Scintillatron 4096 is a twin-stick shooter from Dorset-based devs kFunction and it’s not exactly what you might expect. While the genre dates back to Robotron 2048 (which is clearly an inspiration for this game just judging by its title), it got popularised by Geometry Wars and aesthetically Scintillatron 4096 shares a few things in common with that game. However, this is a much more organised and considered shooter which has elements of Ikaruga in it as well as the more standard gameplay mechanics you’d expect.
You’ll be controlling the action in the usual way with movement mapped to the left stick and firing mapped to the right (or the DualShock’s face buttons but for sure don’t do that). There are no other controls to worry about and you’ve really only got eight directions of firing rather than the usual 360 degrees.
The aim of the game here isn’t just to destroy any threats to your three lives but rather there is an emphasis here on score chasing and to do that you need to ‘combo’ your way through levels. A combo is built by shooting enemies of the same colour. The game has trophies requiring you to combo 50 and then 100 enemies but each of the game’s levels has around 25 enemies in there so you’ll have to stretch it out over multiple levels.
You’ll lose your combo if you accidentally shoot the other colour and so you’ll need to be very picky with your shots if you want to trouble those leaderboards. This is where the game feels like an entirely different proposition to usual twin-stick shooter. Instead of spewing out as many bullets as possible, you now have to be more of a sniper (especially if you want the end of level bonuses for perfect play and finishing the level with ten seconds or more left on the clock.
A clock? Yep, there’s a time limit on each level and if you haven’t cleared the screen, enemies will spawn in and start to hunt you down more aggressively so you can’t afford to take your time. Also, as the levels progress you’ll have additional enemies and threats to deal with during normal play which mean you can’t just stick to combo building. Enemies in the game generally take a fair amount of damage and so you’ll really have to manage them as much as you do your combos.
The game also throws plenty of power-ups (and downs) at you and these are very much a mixed bag. Normally in a twin-stick shooter a three-way gun is a very welcome addition to your arsenal but here it’s only good for screen-clearing but won’t do your scoring any favours. Likewise, the laser (which penetrates multiple targets) is also too risky to use if you want top points as there is a good chance you’ll accidentally catch an enemy of the wrong colour if you aren’t incredibly diligent with it. Indeed that goes for the whole game really.
It’s a different approach to this genre and it takes quite a few goes to get used to but when you do, the risk vs. reward mechanics do make this more than the sum of its parts. As a straightforward twin-stick shooter, this wouldn’t really cut it. The action feels too staid, the firepower a bit too weedy but the scoring system does work really well and makes this a much more captivating title than we first thought. We mentioned Ikaruga in the first paragraph and mainly that’s down to the colour-based combo system on offer but Scintillatron 4096 also shares another trait with Treasure’s famed shoot ’em up and that’s the fact that the game’s base difficulty is a little at odds with the scoring system because, pretty quickly in, the game’s difficulty will lead you to start focusing on survival way more than point-gathering.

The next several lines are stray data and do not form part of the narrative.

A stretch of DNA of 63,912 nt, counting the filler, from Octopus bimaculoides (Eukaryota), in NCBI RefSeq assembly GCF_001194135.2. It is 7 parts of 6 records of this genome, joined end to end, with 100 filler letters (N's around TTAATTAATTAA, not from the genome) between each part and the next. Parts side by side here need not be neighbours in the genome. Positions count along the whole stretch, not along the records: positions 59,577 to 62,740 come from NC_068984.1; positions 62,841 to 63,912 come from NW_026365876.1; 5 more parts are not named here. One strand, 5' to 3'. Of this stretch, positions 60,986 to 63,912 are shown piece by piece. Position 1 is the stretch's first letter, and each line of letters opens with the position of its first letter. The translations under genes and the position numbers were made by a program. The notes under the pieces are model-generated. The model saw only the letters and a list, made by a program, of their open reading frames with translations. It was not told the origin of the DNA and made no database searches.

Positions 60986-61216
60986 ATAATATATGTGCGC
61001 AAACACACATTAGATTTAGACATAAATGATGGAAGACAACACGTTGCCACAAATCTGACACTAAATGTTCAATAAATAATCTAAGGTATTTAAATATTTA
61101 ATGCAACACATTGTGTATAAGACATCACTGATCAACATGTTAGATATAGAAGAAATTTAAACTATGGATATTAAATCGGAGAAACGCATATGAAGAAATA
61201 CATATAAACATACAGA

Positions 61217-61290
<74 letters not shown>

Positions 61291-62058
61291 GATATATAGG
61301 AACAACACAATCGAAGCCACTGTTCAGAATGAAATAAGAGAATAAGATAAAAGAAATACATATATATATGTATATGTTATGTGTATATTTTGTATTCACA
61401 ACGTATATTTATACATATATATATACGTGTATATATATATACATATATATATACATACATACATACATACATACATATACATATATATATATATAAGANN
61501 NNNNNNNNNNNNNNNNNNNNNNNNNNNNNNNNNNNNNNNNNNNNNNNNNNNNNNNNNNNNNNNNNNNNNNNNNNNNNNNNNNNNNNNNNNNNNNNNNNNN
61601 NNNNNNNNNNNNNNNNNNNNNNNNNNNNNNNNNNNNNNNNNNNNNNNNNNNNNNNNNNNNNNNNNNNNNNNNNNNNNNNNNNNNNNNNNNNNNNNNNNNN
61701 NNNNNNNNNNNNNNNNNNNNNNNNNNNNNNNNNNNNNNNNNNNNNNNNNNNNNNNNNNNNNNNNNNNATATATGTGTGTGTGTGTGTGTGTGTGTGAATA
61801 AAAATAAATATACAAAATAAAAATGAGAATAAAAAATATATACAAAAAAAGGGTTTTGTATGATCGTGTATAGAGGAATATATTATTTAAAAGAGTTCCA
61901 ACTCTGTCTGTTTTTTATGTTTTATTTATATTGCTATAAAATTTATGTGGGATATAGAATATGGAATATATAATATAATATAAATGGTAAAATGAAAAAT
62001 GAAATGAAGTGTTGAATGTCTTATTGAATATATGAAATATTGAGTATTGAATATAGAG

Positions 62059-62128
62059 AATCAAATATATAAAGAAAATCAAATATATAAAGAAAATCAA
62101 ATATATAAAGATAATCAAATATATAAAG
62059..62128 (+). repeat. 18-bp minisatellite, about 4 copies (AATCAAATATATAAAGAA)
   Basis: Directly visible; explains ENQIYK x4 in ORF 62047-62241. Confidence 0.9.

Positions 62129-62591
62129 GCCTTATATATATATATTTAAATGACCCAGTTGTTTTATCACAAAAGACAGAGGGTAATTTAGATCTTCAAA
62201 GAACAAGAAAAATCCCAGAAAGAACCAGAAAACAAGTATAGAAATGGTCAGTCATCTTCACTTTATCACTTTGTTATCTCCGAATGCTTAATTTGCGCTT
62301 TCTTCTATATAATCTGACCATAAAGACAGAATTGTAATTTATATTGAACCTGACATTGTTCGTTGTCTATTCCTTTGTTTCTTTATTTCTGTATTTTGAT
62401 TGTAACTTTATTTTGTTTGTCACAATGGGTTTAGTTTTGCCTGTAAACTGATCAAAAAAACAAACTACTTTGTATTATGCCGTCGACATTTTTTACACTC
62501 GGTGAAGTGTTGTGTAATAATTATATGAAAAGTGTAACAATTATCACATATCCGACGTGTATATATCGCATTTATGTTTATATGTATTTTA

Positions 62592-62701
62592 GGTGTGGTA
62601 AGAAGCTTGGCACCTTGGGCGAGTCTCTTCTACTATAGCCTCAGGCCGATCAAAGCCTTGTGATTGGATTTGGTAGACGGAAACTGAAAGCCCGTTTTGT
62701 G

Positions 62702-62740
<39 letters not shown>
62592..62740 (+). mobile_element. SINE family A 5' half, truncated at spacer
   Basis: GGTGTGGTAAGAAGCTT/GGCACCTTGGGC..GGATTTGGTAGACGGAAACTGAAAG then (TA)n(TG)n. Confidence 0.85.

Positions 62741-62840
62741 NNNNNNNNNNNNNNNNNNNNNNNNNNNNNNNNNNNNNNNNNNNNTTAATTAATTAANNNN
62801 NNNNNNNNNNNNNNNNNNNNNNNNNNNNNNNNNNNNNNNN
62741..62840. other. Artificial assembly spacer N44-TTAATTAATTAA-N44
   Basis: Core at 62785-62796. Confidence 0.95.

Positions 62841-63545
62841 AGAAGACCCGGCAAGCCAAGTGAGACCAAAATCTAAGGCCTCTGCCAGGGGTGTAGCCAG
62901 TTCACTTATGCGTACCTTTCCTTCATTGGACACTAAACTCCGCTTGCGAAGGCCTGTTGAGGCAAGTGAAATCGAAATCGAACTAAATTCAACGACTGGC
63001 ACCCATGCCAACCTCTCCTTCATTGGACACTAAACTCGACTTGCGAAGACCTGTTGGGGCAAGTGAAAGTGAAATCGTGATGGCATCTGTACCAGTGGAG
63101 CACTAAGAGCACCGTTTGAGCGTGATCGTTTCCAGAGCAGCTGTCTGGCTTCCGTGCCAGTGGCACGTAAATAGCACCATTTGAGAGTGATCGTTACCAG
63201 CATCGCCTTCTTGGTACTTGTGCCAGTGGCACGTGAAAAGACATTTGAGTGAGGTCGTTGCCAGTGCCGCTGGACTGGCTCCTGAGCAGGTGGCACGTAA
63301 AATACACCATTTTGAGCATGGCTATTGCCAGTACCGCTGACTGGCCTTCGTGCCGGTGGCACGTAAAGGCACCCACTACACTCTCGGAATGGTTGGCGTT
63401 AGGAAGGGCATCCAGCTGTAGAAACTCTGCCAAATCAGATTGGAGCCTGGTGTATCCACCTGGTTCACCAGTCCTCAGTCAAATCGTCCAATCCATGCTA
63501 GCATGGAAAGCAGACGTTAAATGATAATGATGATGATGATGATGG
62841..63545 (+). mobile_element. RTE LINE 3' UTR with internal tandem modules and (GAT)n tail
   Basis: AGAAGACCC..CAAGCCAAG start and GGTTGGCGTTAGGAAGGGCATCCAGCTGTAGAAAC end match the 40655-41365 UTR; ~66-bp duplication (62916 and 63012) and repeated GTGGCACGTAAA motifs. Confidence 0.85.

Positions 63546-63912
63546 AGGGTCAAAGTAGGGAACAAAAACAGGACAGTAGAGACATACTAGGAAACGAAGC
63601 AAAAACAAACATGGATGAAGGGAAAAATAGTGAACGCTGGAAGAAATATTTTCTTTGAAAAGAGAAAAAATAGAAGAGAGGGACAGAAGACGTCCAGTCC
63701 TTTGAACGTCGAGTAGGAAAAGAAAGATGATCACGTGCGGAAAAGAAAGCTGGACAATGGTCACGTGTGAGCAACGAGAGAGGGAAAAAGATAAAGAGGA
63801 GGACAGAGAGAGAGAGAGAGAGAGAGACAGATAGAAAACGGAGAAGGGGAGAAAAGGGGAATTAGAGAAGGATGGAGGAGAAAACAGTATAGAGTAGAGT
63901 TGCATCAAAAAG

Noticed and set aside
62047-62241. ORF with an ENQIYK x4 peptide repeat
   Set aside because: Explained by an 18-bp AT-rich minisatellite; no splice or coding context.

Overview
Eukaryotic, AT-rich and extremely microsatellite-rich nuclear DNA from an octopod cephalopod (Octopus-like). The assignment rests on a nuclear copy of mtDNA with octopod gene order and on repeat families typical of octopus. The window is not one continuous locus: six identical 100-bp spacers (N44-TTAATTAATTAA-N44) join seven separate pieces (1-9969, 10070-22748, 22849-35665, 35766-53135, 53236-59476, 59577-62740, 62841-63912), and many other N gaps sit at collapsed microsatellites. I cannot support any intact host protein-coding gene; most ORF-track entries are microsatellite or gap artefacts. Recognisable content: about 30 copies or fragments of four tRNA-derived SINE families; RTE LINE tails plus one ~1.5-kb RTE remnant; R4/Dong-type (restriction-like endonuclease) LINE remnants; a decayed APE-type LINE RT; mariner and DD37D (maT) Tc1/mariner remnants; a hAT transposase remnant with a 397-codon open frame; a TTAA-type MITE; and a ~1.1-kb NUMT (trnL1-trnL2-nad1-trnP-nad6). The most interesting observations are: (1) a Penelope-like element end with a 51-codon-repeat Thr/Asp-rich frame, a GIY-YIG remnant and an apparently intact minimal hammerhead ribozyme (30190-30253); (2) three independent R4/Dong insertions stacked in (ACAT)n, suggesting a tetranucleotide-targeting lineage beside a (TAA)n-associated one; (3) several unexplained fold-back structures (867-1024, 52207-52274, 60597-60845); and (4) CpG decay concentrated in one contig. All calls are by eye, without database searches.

Better players than us will thrive though and we need to practise and Scintillatron 4096 is a game that is addictive enough to keep you coming back. Not for the shooting action as such but because you know your comboing can improve and with the game’s weighty trophy list, there’s always another trophy just around the corner if you can get it.
When it comes to presentation, the game is quite a mixed bag. On the one hand the enemy design is very basic and the backdrops aren’t particularly impressive but the game does have a stylish, clean look to it with the transitions between the levels looking particularly good. The music is what you’d expect, the usual electronica, but it all comes together as a package and actually Scintillatron 4096 is reasonably swish on the PS4. The Vita version also looks quite nice on that lovely OLED screen too but it’s not quite in the same league as Stardust Delta or Geometry Wars 3 on either format.
There are plenty of twin-stick shooters on PSN and we’ve review the majority of them and had thought we’d seen everything the genre has to offer so we’re pleasantly surprised by Scintillatron 4096‘s more refined style of play and will be sticking with it long after this review is published. It’s a shame that the Vita and PS4 versions have different trophy lists and aren’t cross-play as we’d like to be able to take our progress out on the road with us (or at least to our day jobs) but we appreciate the fact that kFunction are helping to keep the Vita alive too.
So in conclusion, don’t pick up Scintillatron 4096 expecting to be able to spew out more firepower than the average American high-schooler and instead be ready for a taxing shoot ’em up that will offer slower-paced action that will nonetheless challenge long-time fans of the genre.
+ Offers a serious challenge
+ Sharp visuals
- Maybe a tad too tough
- Fairly repetitive